Gas Gangrene

Gas gangrene is an infection that causes the body’s soft tissues to be destroyed by toxins produced by bacteria.  In 80% to 90% of cases, it is caused by Clostridium perfringens.  Gas gangrene may follow surgery or massive trauma/injury of accidents or battlefield injuries.  The infection is characterized by blood poisoning, massive swelling, death of tissue and the production of toxic gas in the affected area.

The patient may develop life-threatening anemia, kidney failure, jaundice, brain dysfunction, and heart problems.  About 1,100 Americans die of gas gangrene each year.  Clostridium perfringens is an anaerobic bacteria; it thrives in the absence of oxygen.  The original injury results in hypoxia and the bacteria multiply and produce waste products that are toxic to the body and cause swelling.  Swelling further diminishes the availability of oxygen and keeps the immune system from functioning optimally.  The disease spreads and produces more of the highly toxic substances.  The patient can become critically ill in a matter of 12 hours.

Antibiotics and surgery are the main conventional medical treatments for gas gangrene.  HBOT works adjunctively by helping to kill the bacteria and mitigate the toxicity of the waste products.  The dead tissue also creates toxins and surgery is often indicated for HBOT to work on the infection.  When the dead tissue is removed the oxygen can act aggressively against the bacteria.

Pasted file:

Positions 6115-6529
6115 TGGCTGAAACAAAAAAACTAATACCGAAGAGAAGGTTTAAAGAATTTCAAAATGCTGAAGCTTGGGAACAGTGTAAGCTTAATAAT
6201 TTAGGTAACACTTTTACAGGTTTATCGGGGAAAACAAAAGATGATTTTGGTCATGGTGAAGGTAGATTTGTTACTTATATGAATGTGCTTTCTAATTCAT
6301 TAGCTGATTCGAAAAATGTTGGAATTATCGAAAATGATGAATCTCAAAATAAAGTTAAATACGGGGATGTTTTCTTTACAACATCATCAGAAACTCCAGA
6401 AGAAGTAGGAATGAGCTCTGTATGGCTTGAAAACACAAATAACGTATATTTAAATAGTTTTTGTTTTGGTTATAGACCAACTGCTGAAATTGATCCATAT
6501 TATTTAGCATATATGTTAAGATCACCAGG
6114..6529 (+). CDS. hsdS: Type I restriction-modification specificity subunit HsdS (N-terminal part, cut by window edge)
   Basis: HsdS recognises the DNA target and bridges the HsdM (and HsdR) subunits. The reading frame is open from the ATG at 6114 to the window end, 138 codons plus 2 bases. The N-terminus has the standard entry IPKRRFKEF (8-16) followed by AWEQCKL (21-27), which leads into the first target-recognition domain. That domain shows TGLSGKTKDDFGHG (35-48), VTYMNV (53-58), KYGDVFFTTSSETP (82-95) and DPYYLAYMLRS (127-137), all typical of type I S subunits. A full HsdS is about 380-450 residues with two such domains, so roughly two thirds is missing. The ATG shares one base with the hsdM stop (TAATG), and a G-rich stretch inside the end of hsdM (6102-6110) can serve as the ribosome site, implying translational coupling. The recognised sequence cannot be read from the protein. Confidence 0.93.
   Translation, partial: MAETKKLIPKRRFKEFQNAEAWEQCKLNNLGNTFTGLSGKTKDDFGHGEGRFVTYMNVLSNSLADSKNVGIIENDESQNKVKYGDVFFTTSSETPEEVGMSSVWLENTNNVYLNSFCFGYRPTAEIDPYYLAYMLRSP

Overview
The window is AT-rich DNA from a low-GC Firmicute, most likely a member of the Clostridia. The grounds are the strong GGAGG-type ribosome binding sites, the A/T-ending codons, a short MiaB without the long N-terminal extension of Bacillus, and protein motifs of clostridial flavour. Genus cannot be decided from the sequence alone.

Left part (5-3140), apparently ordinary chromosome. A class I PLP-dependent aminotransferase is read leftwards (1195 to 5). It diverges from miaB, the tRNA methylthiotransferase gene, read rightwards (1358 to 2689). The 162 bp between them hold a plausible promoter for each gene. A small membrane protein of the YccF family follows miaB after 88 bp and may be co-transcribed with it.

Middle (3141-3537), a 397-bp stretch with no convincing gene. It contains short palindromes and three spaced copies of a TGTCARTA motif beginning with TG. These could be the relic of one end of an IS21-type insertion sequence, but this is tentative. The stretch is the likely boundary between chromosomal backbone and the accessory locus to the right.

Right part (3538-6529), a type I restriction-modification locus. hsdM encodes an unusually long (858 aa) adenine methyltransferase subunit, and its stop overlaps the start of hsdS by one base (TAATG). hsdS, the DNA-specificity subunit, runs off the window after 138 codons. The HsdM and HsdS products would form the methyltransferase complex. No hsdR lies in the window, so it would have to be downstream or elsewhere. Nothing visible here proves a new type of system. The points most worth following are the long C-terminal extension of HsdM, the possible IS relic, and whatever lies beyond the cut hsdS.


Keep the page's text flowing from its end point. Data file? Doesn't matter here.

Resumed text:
The combination of surgery and HBOT helps clarify the line between live tissue and dead tissue, so the dead tissue can be surgically removed.  In this way, HBOT can reduce the number and extent of amputations.  A treatment that involves antibiotics, surgery and HBOT causes survival rates to increase to up to 95%.46

There is a gas gangrene antitoxin, but it produces adverse reactions in about 10% of patients.  Oxygen should be administered at 3.0 ATA in 90-minute sessions twice a day until the patient improves.  This can take up to 12 sessions, although usually only three to four are needed.

Risk of death in a patient with truncal gangrene is 75% if HBOT is started more than 24 hours after diagnosis.  If treatment is initiated in less than 24 hours, the risk decreases to 18%. When a limb is involved, mortality rate approaches 0 if HBOT is started in less than 24 hours, and if after 24 hours the mortality rate is more than 9%.

The action of hyperbaric oxygen on Clostridia (and other anaerobes) is based on the formation of oxygen free radicals that the anaerobes are particularly vulnerable to (superoxide dismutases, catalases, and peroxidases).

Notes
46Neubauer, 68.